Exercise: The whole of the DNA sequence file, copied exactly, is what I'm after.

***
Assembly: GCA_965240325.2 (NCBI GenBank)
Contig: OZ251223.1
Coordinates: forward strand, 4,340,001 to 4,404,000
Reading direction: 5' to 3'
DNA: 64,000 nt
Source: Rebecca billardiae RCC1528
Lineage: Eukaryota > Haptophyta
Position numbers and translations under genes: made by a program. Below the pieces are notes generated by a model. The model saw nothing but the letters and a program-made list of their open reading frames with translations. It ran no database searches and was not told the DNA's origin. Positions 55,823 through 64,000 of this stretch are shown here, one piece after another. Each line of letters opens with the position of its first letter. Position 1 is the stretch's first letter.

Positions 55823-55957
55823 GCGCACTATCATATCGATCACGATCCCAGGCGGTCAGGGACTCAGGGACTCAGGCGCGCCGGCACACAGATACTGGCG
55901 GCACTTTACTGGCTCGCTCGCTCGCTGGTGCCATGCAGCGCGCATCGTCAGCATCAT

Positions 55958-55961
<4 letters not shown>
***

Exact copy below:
Assembly: GCA_965240325.2 (NCBI GenBank)
Contig: OZ251223.1
Coordinates: forward strand, 4,340,001 to 4,404,000
Reading direction: 5' to 3'
DNA: 64,000 nt
Source: Rebecca billardiae RCC1528
Lineage: Eukaryota > Haptophyta
Position numbers and translations under genes: made by a program. Below the pieces are notes generated by a model. The model saw nothing but the letters and a program-made list of their open reading frames with translations. It ran no database searches and was not told the DNA's origin. Positions 55,823 through 64,000 of this stretch are shown here, one piece after another. Each line of letters opens with the position of its first letter. Position 1 is the stretch's first letter.

Positions 55823-55957
55823 GCGCACTATCATATCGATCACGATCCCAGGCGGTCAGGGACTCAGGGACTCAGGCGCGCCGGCACACAGATACTGGCG
55901 GCACTTTACTGGCTCGCTCGCTCGCTGGTGCCATGCAGCGCGCATCGTCAGCATCAT

Positions 55958-55961
<4 letters not shown>